|Hike Name:||Balsam and Eagle|
|Trip Date:||November 21, 2019|
|Trip Temperature:||High: 31-40, Low: 31-40 degrees Fahrenheit|
|Trip Report:||It was another restless night. It was a combination of the anticipation of a perfect hiking day and the anxiety and depression that has been eager for this much needed release. The alarm goes off at 04:30, but it’s 3:30 and I SHOULD get some extra sleep to be energized and alert for the hike. I toss and turn for 15 minutes before I decide a head start on the day might not be bad, as the hike I had planned was a little ambitious. Balsam and Eagle mountain in the Catskills were the main goals, but if completed with enough daylight to spare, the Panther trail head was just up the road and certainly doable.
I slip on my hiking apparel that I ritualistically lay out the night before, with the extra layers packed neatly into a bag that I keep in my passenger seat as a reliable and faithful co-pilot. I grab my gear bag and keys and head for the car.
The air is crisp and still. I look up at the night sky and take a moment to admire how bright the stars appear. The pitch black sky is shimmering as if it was painted with glitter. I mutter to myself “Damn, I wish I had a zoom lens,” as my breath visibly escapes my mouth in the cold of the night. Not a single noise is made, and I can’t remember a time I experienced something so beautiful and peaceful.
My favorite constellation, Orion, shines proudly with his hunting dogs and runs down 87 with me trailing slightly behind. We go our separate ways as I turn west to head into the mountains. I start slowing down to search for the trail head and see some doe crossing the road right in front of me. Looking to my left, a huge 6 point buck stares into my passenger window, alert and watching his family cross the road. Our eyes meet for what might have been only seconds, but I feel like he saw deep into my soul. They didn’t rush off or seem panicked. He must have decided I was not a threat. Moments later, they were safely into the woods and I was able to proceed to the McKenley Hollow Trailhead.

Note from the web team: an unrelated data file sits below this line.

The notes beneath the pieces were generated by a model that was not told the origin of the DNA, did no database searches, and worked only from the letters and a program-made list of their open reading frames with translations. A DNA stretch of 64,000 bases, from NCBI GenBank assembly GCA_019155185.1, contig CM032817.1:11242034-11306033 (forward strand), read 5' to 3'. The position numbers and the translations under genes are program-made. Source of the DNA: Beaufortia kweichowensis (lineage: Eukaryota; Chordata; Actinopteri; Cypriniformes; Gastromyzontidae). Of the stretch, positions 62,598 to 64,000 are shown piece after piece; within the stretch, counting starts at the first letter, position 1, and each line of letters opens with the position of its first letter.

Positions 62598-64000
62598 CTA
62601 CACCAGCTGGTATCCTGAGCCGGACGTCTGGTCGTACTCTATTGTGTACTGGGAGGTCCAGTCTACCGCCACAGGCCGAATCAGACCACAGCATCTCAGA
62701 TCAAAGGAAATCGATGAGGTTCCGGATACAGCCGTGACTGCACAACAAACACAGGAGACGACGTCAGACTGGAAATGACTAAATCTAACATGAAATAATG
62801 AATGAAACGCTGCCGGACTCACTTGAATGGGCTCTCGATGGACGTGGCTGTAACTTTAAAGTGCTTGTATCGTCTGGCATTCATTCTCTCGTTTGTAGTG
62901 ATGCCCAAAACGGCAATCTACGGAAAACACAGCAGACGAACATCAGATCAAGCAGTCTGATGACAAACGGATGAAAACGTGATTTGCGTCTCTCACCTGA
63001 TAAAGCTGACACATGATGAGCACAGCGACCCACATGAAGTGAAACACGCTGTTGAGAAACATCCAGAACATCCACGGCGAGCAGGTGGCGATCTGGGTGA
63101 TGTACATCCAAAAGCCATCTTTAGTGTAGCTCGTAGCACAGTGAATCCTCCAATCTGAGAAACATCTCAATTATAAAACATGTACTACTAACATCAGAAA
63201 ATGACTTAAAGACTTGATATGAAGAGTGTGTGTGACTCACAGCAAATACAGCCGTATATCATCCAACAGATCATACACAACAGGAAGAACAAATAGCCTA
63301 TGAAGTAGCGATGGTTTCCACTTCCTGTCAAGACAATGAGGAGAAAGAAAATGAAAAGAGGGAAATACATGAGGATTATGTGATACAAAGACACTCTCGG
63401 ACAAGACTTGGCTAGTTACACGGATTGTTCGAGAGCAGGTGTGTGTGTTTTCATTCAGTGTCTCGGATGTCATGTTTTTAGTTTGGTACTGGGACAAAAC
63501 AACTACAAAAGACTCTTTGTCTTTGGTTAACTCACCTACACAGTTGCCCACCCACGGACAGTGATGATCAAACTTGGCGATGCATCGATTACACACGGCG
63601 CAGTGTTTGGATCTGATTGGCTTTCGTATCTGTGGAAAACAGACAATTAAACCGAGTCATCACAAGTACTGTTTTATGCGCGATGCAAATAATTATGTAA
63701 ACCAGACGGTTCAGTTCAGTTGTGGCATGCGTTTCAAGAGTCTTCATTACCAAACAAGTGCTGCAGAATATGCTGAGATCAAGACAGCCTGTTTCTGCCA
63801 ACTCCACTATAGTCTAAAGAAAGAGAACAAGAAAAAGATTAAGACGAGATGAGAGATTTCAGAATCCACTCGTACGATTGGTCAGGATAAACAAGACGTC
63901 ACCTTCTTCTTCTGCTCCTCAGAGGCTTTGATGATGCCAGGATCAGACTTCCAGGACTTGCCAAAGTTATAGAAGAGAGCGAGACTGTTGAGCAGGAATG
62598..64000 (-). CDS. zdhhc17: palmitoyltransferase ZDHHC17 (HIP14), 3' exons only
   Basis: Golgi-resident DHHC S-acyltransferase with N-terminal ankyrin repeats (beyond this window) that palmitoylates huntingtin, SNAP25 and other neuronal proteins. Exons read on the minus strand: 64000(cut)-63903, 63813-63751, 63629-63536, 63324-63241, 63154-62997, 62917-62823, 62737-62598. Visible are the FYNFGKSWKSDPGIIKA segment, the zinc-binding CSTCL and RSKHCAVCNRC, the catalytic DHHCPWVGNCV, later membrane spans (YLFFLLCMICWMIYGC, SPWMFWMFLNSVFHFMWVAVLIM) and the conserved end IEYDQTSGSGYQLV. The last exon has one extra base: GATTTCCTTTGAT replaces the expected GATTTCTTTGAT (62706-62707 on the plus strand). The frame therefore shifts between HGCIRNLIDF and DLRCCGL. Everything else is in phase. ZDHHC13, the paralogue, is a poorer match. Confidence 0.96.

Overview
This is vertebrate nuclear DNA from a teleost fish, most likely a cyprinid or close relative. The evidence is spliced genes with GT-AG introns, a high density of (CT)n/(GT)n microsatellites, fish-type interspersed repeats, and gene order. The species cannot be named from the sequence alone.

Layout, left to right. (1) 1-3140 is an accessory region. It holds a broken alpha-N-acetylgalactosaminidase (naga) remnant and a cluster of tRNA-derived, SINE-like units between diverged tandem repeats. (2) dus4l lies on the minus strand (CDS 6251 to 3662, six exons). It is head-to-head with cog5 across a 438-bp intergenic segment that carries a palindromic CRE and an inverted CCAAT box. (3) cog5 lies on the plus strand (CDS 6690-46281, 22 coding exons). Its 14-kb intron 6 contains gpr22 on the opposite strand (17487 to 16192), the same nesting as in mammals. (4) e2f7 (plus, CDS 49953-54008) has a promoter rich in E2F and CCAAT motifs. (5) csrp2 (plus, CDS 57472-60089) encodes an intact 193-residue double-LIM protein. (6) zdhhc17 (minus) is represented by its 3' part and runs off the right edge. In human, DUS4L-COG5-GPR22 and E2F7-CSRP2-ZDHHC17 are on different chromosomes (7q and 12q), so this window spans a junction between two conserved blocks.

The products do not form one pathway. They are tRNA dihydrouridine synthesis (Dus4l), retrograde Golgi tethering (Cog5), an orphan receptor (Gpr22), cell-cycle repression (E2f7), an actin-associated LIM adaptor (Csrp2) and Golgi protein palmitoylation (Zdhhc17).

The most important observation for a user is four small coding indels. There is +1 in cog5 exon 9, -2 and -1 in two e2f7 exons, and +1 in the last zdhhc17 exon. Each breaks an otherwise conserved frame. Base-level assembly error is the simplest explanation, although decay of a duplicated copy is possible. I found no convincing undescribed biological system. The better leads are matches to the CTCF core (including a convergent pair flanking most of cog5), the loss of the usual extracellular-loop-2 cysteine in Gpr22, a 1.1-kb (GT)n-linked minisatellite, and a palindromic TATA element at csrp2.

I spoke with a hunter at the parking lot, cursing myself that I forgot it was hunting season. The hunter showed me on the map where he was heading, and I showed him the public lands and trail I intended to hike. Technically the land my trail was on did not allow hunting permissions, but I wanted to be safe. We bid adieu and went on our separate ways.
The hike was mild in the beginning. There was a low river crossing and some flat land providing a good warm up. The trail steadily increased to a steeper slope as the sun followed me up the hill, catching the sunset just before the trail head broke off to Eagle and Balsam. I took the right to Balsam, as it was only .7 miles up to the peak. It was a mildly aggressive incline after huffing the first part of the climb at a rather vigorous pace, but I arrived at the top and admired the snow capped trees and the dusting of snow that wasn’t present for the majority of the hike thus far.
I made my decent to the intersection to continue on to Eagle. The trail had a winter wonderland appearance with the sun up and shining in the clear blue skies. Everything shimmered and shined, from the icy branches and the snow covered ground. Two miles later, I have arrived at the tree topped summit of Eagle and locate the canister I must sign to validate my 3500 club summit. Though it was considered a bushwhack, it was pretty easy to follow the herd path that had been created. I snapped a few photos and headed back down to the trail head.
The got into my car and did a layer change out to get into some dry clothes and had a snack before driving to the Panther trail head. It was roughly 1 pm and I decided I decided I had plenty of time to snag one more peak. It was 6.6 miles round trip up over the Great Ledge, with a small dip before a tough ascent up the last couple hundred feet to Panther after such a long day. I had to breeze past the Great Ledge and snap just a few quick photos to make sure I could bag this last peak before nightfall. I had my headlamp, but I wanted to see the views and ensure a safe descent. I got to the top of Panther feeling like I was running out of fuel, but the accomplishment gave me a second wind. I snapped some photos and turned to head back down. I had plenty of daylight to meander the Great Ledge and get some nice shots of the landscape. The Great Ledge has so many amazing views of the Catskill range, it will forever be one of my favorite Catskill hikes.
With 16.67 miles and 4,937 feet in total elevation gain on the day in the books, I arrived to my car before sundown. Feeling victorious, I knocked the mud and ice off my boots and poles and put on some dry layers so I could head to the nearest brewery for a celebratory beer.